Written By Bill Gosse for the Green Bay Press-Gazette
When I was little, my mother often told us kids to go outside and play. I don’t remember refusing her very often.
I know she wasn’t trying to get rid of us; she was encouraging us to get some exercise and enjoy playing with the neighbor kids. There would be times of disagreement, but we would discuss with our parents how to proceed and we’d be back at it.
In summer, playtime included games of kick the can, all-day pickup baseball games, exploring the nearby woods and even just sitting around to pass the time. In winter, we would dig tunnels in the snow drifts, have snowball fights, and of course, go sledding. Those were the days. We sure had a lot of fun.
That’s what “play” is meant to be—fun! Humans are designed by nature to play and it’s not something that’s supposed to end after childhood. It’s also something that’s not supposed to be taken away from childhood.
Webster’s Dictionary defines “play” as a way to occupy oneself in recreation, amusement or sport. Many kids surely take part in the sport aspect of this, and that’s why sports can be such a great way to play.
With sports leagues starting at earlier ages than when I was young, we have to be careful to keep these activities fun. Practicing several nights a week and requiring third- and fourth-grade girls to shoot 100 shots a day to become a better basketball player doesn’t sound like fun to me — even if they are rewarded with ice cream.
When NFL analyst Cris Collinsworth was interviewed for a “Playbook for Parenting” article, he commented that many adults put pressure on their children by turning sports into work. Collinsworth said he frequently talks with his kids, but tries not to force-feed them.
It seems to me force-feeding is a common mistake. We seem to be compelled to have structure in our kids’ lives — to schedule their fun. In my opinion, that’s about as possible as scheduling quality time with our kids. We don’t know when those special moments will come. Availability and time provide these opportunities. I think sometimes we’re too worried about idle time developing opportunities to get into trouble.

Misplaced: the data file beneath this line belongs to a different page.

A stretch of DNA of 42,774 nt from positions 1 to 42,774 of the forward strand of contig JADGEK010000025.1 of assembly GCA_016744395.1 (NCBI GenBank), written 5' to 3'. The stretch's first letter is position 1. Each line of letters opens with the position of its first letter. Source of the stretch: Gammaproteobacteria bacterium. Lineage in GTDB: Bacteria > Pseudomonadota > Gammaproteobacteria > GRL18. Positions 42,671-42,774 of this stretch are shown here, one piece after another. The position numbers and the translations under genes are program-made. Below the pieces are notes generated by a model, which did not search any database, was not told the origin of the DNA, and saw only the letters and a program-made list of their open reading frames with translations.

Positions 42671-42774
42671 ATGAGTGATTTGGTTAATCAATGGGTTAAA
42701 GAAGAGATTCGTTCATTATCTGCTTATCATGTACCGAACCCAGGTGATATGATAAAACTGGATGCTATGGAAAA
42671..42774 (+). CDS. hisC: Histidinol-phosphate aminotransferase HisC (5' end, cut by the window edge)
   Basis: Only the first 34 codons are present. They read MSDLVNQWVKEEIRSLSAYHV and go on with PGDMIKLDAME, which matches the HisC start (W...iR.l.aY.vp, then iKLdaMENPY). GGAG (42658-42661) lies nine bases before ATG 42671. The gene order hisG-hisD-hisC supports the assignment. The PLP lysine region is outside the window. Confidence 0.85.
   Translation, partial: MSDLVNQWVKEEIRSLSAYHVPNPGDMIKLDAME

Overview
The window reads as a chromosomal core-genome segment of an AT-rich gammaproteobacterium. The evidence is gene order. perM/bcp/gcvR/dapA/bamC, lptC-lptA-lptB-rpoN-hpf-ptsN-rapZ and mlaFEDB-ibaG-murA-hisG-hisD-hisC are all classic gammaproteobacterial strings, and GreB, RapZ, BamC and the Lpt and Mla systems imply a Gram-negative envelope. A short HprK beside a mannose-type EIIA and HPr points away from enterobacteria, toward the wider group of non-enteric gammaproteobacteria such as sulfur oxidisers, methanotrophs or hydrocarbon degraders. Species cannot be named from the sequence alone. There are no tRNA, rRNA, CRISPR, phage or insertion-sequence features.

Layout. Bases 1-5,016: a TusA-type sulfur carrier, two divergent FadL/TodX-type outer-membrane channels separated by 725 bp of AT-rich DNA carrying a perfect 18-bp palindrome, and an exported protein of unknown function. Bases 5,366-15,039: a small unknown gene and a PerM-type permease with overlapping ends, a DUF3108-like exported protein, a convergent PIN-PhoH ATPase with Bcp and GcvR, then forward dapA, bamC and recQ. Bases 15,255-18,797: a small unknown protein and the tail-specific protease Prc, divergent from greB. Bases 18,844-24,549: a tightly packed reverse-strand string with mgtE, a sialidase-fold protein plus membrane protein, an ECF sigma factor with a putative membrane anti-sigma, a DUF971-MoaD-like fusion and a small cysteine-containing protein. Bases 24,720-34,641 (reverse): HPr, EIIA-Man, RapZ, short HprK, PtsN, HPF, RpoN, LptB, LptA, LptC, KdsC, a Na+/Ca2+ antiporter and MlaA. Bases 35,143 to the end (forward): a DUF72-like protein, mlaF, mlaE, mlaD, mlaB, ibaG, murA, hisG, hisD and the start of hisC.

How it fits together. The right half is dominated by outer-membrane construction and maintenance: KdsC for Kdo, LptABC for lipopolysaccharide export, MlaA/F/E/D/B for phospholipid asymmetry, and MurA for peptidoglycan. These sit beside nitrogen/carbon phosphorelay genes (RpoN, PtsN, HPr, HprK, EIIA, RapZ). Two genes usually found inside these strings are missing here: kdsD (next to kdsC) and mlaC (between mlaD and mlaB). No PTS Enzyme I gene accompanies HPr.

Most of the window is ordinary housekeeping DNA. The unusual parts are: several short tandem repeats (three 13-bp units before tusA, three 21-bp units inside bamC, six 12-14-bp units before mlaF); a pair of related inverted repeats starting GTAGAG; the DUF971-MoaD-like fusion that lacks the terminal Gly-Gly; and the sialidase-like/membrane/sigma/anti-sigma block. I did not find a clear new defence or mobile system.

When kids have time for unadulterated play, here are a few of the vital benefits:
- Social Skills: Verbal and body language, safety and danger, freedom and limitations are discovered and practiced repeatedly during play. Without play, people have challenges developing skills of communicating trust and pleasure.
- Personal Strengths: playful activity is calming and relaxes our nervous system so we feel safe.
- Learning: Play arouses curiosity, which leads to discovery and creativity.
- Health: Studies show laughing lowers blood pressure, reduces stress, increases muscle flexion, and boosts the immune function.
- Connection: Sharing joy, laughter and fun with others promotes bonding & strengthens a sense of community. Play-deprived kids are more vulnerable to impulsive behavior, especially when over-stimulated by TV, video games, the emotions of others, or their own easily aroused emotions.
- Perseverance: Perseverance is a trait necessary to healthy adulthood, and it is learned largely through play.
- Joy and Happiness: Play on a daily basis can preserve and nourish our own hearts, and the hearts of our communities.
As adults, play may come in the form of working out, playing cards, going to movies, or watching our kids play. Regardless, playing on a daily basis is one lesson we must remember.
Thanks Mom for shooing us out of the house!